Re: entropy

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>> One of my very old computers had a white noise generator for use by
>> the random number function.  One day I decided to test it by
>> repeatedly polling it and using alternate polls as X and Y
>> co-ordinates to place a mark on a graph.  The images was,
>> predominately, two fat parallel diagonal bars.  The effect was
>> rapidly noticeable, and didn't even out over a prolonged time.

> I can see this happening even with some kinds of "cosmic" number
> generators.  Even the friendly neighborhood geiger counts can be
> affected by environment and yield less than optimal noise.  However
> there are some quite good white noise diodes available from commercial
> houses that do considerable analysis of their noise results, and will
> yield quite good histogram distributions and even multi-axis
> distributions.  However the experiment you did was a bit biased in its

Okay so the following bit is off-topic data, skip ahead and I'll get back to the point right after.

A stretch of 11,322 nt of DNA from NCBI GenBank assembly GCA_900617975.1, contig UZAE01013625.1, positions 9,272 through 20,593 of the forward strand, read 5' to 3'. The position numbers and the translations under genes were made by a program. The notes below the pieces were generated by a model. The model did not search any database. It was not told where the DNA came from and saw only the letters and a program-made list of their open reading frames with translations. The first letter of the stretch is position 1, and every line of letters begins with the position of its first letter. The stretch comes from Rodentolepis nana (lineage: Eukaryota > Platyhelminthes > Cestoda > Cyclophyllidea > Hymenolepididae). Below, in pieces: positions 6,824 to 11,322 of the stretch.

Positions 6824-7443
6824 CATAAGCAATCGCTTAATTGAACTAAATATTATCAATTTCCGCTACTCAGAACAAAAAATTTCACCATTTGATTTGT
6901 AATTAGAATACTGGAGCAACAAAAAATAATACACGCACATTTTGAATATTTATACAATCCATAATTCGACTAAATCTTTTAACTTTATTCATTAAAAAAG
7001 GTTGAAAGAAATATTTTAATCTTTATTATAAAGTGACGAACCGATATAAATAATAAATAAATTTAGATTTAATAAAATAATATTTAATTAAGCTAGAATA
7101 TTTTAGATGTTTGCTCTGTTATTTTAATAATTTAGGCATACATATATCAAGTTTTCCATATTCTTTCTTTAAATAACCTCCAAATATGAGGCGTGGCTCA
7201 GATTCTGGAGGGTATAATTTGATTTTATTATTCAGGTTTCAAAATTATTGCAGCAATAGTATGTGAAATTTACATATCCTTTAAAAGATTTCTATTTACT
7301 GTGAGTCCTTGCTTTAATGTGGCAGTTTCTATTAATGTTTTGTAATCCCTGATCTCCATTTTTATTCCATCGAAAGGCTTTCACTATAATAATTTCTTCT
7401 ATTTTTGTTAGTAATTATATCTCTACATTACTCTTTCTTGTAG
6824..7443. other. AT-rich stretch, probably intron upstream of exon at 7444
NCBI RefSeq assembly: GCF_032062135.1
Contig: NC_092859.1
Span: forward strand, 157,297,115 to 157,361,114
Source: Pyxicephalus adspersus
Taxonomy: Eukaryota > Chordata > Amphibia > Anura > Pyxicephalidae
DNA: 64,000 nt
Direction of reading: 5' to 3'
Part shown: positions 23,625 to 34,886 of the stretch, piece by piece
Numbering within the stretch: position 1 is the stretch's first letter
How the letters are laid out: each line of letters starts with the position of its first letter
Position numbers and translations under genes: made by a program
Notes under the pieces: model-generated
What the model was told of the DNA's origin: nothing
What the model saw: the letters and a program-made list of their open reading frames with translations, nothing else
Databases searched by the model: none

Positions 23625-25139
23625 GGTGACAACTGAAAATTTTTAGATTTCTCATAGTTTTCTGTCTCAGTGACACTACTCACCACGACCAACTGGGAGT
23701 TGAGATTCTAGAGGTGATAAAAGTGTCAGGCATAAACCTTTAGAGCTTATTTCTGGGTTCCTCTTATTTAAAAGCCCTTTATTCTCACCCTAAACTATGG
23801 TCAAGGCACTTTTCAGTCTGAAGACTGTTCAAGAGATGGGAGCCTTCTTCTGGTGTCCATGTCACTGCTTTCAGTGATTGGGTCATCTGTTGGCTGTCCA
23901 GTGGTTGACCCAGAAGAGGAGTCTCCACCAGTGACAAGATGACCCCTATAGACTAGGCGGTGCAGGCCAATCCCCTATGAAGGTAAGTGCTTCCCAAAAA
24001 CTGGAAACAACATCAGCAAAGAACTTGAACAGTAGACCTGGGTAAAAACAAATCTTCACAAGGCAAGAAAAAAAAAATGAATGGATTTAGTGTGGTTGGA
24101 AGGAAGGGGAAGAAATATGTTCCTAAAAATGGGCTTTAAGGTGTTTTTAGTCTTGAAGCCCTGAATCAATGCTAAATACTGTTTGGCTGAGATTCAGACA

> setup if you modified the output to generate the two axis, for example
> limiting the binary data to say 8 bit numbers, they you essentially
> get a distribution running from 0-511 which would have a gaussian
> curve if the random numbers were uniform.

Using psuedo code, what it did was:

  x = random number between 1 and 200
  y = random number between 1 and 200
  draw dot at x,y

Now, considering that the random number is generated from white noise,
there is no way for me to affect *how* the number is generated, all I
can do is specify a range (there is no reseeding control for something
that's generated from an uncontrolled white noise source), nor should
any of my program code really be able to affect the random number, I
expected that I'd get a random snow pattern drawn up over time.

I repeated the experiment on a later computer, and it did what I
expected.  The dots were apparently randomly drawn, and eventually
filled up all the space.  I don't know how that computer (a Z80 based
VZ300) generated its random numbers, though.

It's, now, years since I studied statistics in maths classes, but I
don't recall any good reason why my first experiment should not have
been been just the same as the second one.  A random number is a random

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